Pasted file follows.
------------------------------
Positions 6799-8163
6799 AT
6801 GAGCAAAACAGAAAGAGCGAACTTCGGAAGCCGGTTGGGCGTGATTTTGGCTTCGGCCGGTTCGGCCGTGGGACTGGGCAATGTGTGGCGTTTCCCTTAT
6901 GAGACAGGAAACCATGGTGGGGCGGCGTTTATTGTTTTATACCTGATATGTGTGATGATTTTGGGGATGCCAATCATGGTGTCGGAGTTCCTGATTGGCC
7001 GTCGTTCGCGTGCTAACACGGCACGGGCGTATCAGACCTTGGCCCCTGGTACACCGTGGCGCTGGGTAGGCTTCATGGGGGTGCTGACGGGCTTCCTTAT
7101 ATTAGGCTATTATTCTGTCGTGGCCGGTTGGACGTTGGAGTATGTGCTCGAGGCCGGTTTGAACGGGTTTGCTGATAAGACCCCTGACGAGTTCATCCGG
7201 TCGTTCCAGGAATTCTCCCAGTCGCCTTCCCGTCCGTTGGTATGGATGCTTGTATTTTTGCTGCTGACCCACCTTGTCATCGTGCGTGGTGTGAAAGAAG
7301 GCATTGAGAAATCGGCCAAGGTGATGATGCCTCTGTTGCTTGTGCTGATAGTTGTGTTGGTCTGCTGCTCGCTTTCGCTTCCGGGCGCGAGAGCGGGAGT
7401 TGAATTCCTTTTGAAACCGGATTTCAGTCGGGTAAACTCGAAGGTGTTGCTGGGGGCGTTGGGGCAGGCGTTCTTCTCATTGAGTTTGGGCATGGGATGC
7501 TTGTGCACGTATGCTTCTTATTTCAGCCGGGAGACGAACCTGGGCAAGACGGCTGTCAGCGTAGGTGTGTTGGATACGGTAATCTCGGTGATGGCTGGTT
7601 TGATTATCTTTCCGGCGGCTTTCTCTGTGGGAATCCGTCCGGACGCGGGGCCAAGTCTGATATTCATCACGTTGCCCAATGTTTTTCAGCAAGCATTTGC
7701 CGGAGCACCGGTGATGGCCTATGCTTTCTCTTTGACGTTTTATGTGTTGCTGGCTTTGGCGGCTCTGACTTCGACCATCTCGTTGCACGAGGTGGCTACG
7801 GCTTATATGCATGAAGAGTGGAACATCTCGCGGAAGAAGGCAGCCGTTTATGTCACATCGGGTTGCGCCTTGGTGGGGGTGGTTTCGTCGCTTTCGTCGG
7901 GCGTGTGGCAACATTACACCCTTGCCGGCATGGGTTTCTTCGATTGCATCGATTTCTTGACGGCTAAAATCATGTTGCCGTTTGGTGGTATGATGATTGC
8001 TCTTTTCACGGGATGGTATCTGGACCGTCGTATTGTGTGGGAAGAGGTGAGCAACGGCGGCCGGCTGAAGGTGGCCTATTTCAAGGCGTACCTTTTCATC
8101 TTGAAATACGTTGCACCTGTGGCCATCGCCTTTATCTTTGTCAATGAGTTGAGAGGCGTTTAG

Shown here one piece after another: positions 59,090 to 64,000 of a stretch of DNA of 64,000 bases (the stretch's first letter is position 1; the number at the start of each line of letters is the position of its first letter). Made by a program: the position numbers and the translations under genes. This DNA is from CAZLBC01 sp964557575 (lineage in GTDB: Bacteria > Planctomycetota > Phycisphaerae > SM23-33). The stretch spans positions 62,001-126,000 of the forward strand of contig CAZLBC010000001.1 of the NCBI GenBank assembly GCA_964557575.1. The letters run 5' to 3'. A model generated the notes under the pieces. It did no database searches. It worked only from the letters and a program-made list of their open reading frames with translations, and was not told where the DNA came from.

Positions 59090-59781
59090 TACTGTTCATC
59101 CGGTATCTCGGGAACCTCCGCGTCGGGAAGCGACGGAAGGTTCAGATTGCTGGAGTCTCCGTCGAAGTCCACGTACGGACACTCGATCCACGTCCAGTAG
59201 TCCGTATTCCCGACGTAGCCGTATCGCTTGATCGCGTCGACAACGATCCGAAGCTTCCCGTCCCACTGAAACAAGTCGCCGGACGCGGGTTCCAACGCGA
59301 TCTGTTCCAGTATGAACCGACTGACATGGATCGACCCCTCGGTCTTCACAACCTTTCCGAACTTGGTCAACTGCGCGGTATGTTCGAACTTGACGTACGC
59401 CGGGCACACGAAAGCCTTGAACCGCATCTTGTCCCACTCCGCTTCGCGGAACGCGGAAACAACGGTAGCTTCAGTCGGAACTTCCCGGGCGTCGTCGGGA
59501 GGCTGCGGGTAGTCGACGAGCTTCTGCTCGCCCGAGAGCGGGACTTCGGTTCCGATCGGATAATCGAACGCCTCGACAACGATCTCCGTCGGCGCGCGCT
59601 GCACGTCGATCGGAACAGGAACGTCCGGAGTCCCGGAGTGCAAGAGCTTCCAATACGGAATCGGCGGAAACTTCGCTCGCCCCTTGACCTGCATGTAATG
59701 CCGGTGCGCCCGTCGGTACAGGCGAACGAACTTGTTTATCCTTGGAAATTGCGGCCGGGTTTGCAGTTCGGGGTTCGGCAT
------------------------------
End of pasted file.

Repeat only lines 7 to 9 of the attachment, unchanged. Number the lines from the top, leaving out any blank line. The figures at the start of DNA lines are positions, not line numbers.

7201 TCGTTCCAGGAATTCTCCCAGTCGCCTTCCCGTCCGTTGGTATGGATGCTTGTATTTTTGCTGCTGACCCACCTTGTCATCGTGCGTGGTGTGAAAGAAG
7301 GCATTGAGAAATCGGCCAAGGTGATGATGCCTCTGTTGCTTGTGCTGATAGTTGTGTTGGTCTGCTGCTCGCTTTCGCTTCCGGGCGCGAGAGCGGGAGT
7401 TGAATTCCTTTTGAAACCGGATTTCAGTCGGGTAAACTCGAAGGTGTTGCTGGGGGCGTTGGGGCAGGCGTTCTTCTCATTGAGTTTGGGCATGGGATGC